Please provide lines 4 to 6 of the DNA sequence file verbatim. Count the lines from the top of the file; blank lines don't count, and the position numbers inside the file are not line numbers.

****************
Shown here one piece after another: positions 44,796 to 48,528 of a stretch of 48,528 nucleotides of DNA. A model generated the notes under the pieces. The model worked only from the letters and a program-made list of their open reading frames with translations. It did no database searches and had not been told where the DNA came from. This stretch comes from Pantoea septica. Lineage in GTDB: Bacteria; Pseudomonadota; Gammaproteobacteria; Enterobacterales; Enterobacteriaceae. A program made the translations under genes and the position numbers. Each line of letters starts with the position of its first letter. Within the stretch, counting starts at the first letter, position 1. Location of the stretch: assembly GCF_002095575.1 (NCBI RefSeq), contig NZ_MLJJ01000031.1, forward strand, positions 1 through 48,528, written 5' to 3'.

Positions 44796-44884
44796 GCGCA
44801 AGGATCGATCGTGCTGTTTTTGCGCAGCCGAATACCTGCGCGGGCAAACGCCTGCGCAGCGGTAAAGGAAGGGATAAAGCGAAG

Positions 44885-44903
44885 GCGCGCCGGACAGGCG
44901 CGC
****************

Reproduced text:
44801 AGGATCGATCGTGCTGTTTTTGCGCAGCCGAATACCTGCGCGGGCAAACGCCTGCGCAGCGGTAAAGGAAGGGATAAAGCGAAG

Positions 44885-44903
44885 GCGCGCCGGACAGGCG